TRANSCRIPT: INTERVIEW WITH GEOFF HUTCHISON, ABC 720 PERTH
TRANSCRIPTION: PROOF COPY E & OE
DATE: 25 APRIL 2012
TOPICS: ANZAC Day.
GEOFF HUTCHISON: Stephen Smith, good morning to you.
STEPHEN SMITH: Good morning Geoff.
GEOFF HUTCHISON: Can you tell me what it looked like and sounded like this morning?
STEPHEN SMITH: Well I've been to Bomana cemetery before for a dawn service on Anzac Day and it's just a fantastic event. On the one hand, it's the tragedy of over 3350 Australian graves. It's the largest single number of Australian war dead in an overseas war cemetery, so it's a significant site for Australians. But also this year, the 70th anniversary of the Kokoda track, the campaign in Kokoda, the turning point of the war in the Pacific, a reminder of the great affection that the Fuzzy Wuzzy Angels are held in so far as all Australians are concerned.
And then as you've mentioned in your introduction we have for the first time a traditional indigenous cultural ceremony at the grave of one of Australia's indigenous war dead, Private Frank Archibald, and his family conducted the ceremony after the dawn service, and that was a very moving and a deeply significant event and that was also very well attended by the crowd. Estimates of the crowd at Bomana for the dawn service were the largest ever, over 1000, and there was a very strong contingent of Australians who also witnessed the indigenous ceremony for Private Archibald as well.
GEOFF HUTCHISON: It's only been in comparatively recent times that that acknowledgement of indigenous service personnel has been truly recognised. I mention that his family carried out a traditional ceremony to essentially help return the spirit to the homeland. What did that look like? What did that involve?
STEPHEN SMITH: Well, it involved a couple of things: firstly it involved the sprinkling of soil or sand from Private Archibald's traditional lands in New South Wales over his gravesite; secondly, the removal of some of the sand, some of the PNG sand and returning that to Australia, but also the playing of the didgeridoo over the gravesite and it's that part of the ceremony which essentially is regarded as capturing the spirit and being able to return the spirit of Private Archibald to Australia to his homeland.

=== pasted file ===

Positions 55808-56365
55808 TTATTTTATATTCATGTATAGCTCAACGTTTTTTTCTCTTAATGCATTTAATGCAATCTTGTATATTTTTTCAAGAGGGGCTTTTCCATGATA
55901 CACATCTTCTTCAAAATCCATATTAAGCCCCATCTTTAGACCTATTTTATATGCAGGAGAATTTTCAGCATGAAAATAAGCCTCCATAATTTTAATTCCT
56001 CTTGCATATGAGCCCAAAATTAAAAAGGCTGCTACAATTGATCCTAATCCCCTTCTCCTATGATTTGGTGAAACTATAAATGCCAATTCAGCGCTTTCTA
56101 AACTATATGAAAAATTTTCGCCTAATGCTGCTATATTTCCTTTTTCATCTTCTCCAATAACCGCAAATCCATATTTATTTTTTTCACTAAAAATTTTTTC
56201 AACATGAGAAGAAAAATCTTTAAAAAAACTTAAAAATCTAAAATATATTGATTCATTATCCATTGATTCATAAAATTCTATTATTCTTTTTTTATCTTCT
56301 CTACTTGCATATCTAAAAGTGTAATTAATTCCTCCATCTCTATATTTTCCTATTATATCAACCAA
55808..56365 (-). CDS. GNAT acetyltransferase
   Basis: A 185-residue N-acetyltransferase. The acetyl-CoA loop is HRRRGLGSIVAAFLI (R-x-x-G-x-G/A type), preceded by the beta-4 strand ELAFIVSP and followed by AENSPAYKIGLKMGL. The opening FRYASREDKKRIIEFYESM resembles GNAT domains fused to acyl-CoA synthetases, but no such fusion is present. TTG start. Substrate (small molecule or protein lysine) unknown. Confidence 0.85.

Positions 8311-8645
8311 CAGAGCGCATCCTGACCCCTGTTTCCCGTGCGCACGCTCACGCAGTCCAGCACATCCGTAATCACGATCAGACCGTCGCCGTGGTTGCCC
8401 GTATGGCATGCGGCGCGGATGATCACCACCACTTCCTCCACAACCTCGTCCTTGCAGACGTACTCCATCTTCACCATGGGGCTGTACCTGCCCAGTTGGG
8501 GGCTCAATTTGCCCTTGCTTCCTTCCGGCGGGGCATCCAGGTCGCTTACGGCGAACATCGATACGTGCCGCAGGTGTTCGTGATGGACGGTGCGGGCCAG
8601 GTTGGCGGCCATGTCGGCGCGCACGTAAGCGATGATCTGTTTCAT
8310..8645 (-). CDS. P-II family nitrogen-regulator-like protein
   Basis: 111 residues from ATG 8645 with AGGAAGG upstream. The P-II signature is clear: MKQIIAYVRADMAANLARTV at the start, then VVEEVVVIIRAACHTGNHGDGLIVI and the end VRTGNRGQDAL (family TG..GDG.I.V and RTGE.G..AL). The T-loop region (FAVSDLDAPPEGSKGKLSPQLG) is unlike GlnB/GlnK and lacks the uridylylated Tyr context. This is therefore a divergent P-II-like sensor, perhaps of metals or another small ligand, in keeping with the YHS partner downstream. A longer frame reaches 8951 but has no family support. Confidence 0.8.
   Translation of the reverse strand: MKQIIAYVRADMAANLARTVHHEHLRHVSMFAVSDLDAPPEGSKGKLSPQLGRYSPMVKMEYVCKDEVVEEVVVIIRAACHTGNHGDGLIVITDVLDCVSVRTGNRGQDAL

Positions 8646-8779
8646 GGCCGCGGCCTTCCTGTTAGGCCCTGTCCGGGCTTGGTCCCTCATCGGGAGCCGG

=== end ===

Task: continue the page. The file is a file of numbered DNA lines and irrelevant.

That was done in the presence of family members, including his sister, but there would have been half a dozen to ten family members there, and it was very moving. For the family it brings closure to Frank Archibald's death and no member of the family had been to Papua New Guinea or been to Bomana in the 70 years after the campaign and the 70 years after his death. So it was deeply moving.
Frank Archibald was also a deeply religious person, who also was very keen on some traditional songs and at the end of the ceremony we had a family rendition of Way Down by the Swannee River, every last verse, and I think there were only one or two members of the family who knew every verse from start to finish. But it was deeply moving.
And there's been very good cooperation I have to say between the Department of Veterans Affairs, the Department of Defence, but also the Australian War Graves Commission plus the PNG authorities and the traditional PNG land owners who were also present at the ceremony, and they've been working very closely with the Archibald family. So it was not something that any of us have experienced before on an Anzac Day but it is, I think, a very appropriate start to the recognition of the fact that during World War I and World War II we have between 3500 and 4000 indigenous Australians serving in World War I and World War II. There's no doubt that that contribution has not been acknowledged in the past as it needs to be into the future and so today was a very good starting point in that respect.
GEOFF HUTCHISON: I very much appreciate your telling us that this morning. Stephen Smith, thanks so much for your time.
STEPHEN SMITH: Thanks Geoff. Thanks very much. Good to talk to you.